The three month open enrollment period for the federal health care exchange begins this Saturday, November 15th. The two insurers offering plans on healthcare.gov in Alaska have very different projections on how many more Alaskans will sign up for coverage for 2015.
Health insurance rates on the exchange are going up a lot in Alaska. Jim Grazko is President of Premera Blue Cross Blue Shield of Alaska. Premera’s rates are increasing an average of 37 percent. And Grazko says because of that, he doesn’t expect to attract many new customers:
“In general the individual market is extremely price sensitive… So in an environment where prices are going up, you’re going to probably have more reticence to jump in.”
Grazko points out the vast majority of people who buy insurance on healthcare.gov receive a subsidy, which should cover a lot of that increase. The company is also working with the state on a plan that would make individual rates more affordable in Alaska.
Premera currently has about 7000 customers in the state who bought Affordable Care Act insurance plans. That number fell far short of the company’s ambitions for the first year. For 2015, Grazko’s goal is a lot more modest:
“We’re hoping that we can maintain what we have, or just slightly grow what we have.”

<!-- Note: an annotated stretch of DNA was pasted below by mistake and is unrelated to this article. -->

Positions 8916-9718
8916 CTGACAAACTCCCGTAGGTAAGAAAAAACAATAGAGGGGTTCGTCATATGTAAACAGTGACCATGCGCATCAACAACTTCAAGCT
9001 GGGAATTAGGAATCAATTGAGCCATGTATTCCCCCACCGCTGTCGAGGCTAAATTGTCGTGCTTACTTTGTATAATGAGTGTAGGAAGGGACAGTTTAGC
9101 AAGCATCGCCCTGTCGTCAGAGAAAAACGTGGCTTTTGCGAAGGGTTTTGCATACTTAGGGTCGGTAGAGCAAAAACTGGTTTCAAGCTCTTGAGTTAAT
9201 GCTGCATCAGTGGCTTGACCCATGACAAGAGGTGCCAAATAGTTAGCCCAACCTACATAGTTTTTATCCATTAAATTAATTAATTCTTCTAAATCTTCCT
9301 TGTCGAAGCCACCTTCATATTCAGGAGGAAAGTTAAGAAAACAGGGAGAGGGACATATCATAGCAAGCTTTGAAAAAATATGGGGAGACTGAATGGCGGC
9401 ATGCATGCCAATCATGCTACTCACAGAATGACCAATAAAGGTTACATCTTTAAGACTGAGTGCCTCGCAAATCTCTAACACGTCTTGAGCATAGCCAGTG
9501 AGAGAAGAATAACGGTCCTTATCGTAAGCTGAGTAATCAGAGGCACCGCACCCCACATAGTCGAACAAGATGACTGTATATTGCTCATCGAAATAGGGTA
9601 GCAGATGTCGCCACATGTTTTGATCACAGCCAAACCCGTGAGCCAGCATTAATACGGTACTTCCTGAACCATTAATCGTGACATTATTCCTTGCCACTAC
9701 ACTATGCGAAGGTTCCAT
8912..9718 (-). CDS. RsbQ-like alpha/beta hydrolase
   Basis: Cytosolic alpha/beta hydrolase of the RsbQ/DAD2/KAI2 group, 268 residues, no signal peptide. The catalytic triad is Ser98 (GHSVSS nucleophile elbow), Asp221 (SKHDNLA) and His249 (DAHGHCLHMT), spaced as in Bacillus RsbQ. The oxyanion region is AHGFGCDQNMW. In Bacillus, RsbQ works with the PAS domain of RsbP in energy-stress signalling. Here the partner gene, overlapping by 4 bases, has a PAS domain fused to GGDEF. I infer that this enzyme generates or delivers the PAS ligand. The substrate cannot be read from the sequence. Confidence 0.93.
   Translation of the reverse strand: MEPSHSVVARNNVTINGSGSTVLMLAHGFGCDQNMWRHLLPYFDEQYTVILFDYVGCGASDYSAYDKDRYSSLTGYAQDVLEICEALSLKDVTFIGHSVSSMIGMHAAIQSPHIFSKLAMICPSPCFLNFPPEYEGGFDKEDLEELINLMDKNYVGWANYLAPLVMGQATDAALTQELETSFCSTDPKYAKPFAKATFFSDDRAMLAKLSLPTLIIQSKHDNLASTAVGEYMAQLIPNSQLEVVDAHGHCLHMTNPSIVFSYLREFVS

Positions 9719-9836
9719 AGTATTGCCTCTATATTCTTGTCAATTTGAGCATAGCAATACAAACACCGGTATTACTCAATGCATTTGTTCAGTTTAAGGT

Moda Health, the other insurer on the exchange in Alaska, is more optimistic about enrollment. Moda’s prices are increasing an average of 27 percent. But Moda’s insurance plans are generally more affordable than Premera’s. Jason Gootee is with Moda’s Alaska office. He thinks the company will gain thousands of new members during open enrollment:
“We believe that there is still a large number of people who are uninsured in Alaska, who maybe did not sign up last year in the open enrollment period. So we’re expecting that there will be another increase in enrollment but how many, it remains to be seen.”
Nationally, the Department of Health and Human Services is expecting at least 2 million more Americans to sign up for health insurance for 2015. Right now, about 7 million have Affordable Care Act coverage.
The open enrollment period lasts until February 15. After that, you can only sign up for health insurance if you have a qualifying event, like a move or a divorce.
This story is part of a reporting partnership between APRN, NPR and Kaiser Health News.